Rating: 5 out of 5 


Friday, July 24, 2015

Book to Film Comparison: The Incal and The Fifth Element

Reading Alejandro Jodorowsky’s legendary graphic novel ‘The Incal’ is no easy task. Here I fancy myself a science fiction super buff with a brain, yet even I found it a challenge to comprehend a lot of the situations and plotlines in the book. This is not to say that it’s completely incomprehensible, what I mean is that this is the kind of book you have to read on various occasions to fully grasp. It’s the kind of graphic novel you should read once, without trying to make sense of it. Hopefully some of its essence should transfer onto your brain on your first read, then when you read it again, keep adding bits of information to what you already know, that’s the best way to go about it. The thing is that The Incal is a barrage of information, an avalanche of science fiction awesomeness. An amalgamation of mystical artifacts, alien races, political intrigue, god like beings and amazing outlandish vistas.One thing is undeniable, this graphic novel, which is really a compilation of comics that were printed separately through a period of seven years (1981-1988), is a juggernaut of a masterpiece, a work of art with a resounding impact on anyone who ventures into its pages. Each page is a gift from the comic book gods known as Moebius and Jodorowsky.

 On the left is Jodorowsky, sandwiched between is a Saudukar Warrior from Jodorowsky's defunct Dune film, to the right, one of the films producers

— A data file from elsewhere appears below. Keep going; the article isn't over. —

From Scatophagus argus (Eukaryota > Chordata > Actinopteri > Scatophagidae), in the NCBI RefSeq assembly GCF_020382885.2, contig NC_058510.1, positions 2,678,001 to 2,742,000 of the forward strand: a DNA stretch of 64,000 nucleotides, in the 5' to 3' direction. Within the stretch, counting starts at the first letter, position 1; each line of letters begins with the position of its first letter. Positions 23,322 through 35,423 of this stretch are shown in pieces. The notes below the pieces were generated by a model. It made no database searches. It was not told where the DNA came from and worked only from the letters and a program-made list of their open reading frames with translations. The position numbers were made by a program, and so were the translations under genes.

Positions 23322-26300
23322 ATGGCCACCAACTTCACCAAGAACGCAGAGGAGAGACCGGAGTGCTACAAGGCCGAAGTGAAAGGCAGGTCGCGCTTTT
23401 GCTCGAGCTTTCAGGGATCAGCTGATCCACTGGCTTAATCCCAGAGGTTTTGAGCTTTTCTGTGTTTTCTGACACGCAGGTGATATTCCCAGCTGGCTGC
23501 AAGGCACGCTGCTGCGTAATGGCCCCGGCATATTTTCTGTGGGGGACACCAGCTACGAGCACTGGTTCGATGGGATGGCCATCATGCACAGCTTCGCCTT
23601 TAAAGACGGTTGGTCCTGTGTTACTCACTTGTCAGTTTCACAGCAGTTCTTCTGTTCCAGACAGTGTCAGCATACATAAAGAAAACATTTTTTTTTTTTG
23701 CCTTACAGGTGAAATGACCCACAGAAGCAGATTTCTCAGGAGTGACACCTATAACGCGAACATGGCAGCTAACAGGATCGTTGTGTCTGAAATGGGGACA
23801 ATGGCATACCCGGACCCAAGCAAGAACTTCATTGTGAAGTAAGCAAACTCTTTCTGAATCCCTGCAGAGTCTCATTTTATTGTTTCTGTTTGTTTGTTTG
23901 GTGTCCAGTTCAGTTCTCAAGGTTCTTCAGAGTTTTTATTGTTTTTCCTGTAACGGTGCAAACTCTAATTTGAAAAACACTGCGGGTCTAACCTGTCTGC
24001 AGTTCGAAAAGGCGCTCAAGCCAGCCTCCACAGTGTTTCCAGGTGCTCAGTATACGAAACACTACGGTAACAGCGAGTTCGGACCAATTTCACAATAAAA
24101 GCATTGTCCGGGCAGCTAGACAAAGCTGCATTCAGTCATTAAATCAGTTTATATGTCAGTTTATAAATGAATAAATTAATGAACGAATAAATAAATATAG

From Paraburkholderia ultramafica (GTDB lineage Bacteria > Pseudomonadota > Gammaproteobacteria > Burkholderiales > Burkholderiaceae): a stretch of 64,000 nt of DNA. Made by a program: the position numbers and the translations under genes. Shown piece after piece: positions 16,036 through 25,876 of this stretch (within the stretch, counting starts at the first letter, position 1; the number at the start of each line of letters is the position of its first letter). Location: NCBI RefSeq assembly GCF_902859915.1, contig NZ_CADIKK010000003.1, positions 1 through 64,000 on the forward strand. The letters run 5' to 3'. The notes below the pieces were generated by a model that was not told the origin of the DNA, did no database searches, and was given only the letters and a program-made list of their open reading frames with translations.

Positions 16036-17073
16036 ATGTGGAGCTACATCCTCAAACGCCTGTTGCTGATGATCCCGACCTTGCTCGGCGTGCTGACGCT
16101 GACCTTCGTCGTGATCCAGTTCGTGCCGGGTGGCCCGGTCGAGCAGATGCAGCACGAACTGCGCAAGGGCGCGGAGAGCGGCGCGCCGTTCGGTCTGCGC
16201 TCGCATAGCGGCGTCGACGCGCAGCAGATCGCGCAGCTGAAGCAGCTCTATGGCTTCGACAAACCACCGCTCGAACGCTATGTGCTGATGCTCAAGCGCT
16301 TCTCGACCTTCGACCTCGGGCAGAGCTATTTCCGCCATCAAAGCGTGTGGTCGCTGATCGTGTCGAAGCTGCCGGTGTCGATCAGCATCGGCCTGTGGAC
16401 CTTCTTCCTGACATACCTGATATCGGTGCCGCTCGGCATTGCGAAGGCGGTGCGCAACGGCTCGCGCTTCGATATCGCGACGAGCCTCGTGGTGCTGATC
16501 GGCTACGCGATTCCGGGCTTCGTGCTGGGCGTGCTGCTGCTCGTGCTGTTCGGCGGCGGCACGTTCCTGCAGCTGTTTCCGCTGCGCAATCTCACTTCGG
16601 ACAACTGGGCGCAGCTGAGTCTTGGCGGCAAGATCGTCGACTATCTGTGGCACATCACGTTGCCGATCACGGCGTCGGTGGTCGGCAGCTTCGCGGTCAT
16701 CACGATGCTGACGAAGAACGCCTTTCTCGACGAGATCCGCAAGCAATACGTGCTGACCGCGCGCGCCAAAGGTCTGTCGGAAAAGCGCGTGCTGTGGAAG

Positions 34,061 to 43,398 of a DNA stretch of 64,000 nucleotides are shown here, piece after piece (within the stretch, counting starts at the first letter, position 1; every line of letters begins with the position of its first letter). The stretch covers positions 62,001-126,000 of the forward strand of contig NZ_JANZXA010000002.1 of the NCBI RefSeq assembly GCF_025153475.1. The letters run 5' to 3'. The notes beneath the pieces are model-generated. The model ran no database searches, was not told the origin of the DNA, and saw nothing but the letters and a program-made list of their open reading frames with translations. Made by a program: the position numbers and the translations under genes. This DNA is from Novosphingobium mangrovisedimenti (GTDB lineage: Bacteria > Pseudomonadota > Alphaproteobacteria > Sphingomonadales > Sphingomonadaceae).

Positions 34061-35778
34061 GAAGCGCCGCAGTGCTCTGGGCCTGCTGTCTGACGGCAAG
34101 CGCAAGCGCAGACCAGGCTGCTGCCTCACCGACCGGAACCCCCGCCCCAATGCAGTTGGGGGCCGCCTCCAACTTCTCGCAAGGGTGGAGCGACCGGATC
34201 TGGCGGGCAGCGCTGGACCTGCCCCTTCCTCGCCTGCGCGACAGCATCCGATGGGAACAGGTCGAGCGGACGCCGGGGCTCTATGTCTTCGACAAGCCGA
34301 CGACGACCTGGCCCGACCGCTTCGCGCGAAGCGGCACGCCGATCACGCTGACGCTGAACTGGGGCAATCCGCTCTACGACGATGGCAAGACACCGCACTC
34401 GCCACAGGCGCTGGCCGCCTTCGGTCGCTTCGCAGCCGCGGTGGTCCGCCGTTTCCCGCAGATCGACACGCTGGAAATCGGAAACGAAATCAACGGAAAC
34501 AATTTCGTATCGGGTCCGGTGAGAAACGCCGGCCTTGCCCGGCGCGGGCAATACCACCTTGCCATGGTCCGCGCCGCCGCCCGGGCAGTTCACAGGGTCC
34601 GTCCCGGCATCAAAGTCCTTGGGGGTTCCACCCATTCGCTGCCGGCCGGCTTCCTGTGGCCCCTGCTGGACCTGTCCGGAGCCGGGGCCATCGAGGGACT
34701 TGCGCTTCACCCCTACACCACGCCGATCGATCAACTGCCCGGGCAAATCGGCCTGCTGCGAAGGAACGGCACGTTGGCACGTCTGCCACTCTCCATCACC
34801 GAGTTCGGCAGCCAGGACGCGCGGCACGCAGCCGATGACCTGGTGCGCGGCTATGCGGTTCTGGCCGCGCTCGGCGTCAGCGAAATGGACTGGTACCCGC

Alejandro Jodorowsky is one of my favorite persons in the world, not just for his films which I adore, but also because of who he is as a person. When I hear him talk in say, the documentary called Jodorowsky’s Dune’s (2014), it’s like I’m listening to a kindred spirit. A true ateur, a realist, a humanist, Jodorowsky has always used his art to comment on humanity, our craziness, our subconscious preoccupations, our collective worries and thoughts. This is why I adore every single one of his films. Yet I had never read any of his comic books, I just had to experience this other area of his art. So I started at the beginning, with The Incal, a graphic novel that is the foundation for ‘The Jodoverse’ a series of comics written by Jodorowsky. Interesting how it was his frustrations with Hollywood that turned Jodorowsky to comics. You see, once upon a time, Jodorowsky attempted with great enthusiasm, to make a major Hollywood science fiction film based on Frank Herbert’s Dune. It was going to be the end all, be all of science fiction films. He had the conceptual art, the actors, the special effects technicians, he just needed the millions. Sadly, Hollywood got cold feet and slammed the door on his face. I’m almost 100% sure Hollywood producers saw him as a quack, a nut job, an unreliable director who was probably going to make a movie that was going to be unmarketable and over budget. But what did they know, right? As Jodorowsky himself always says, all geniuses are a little crazy.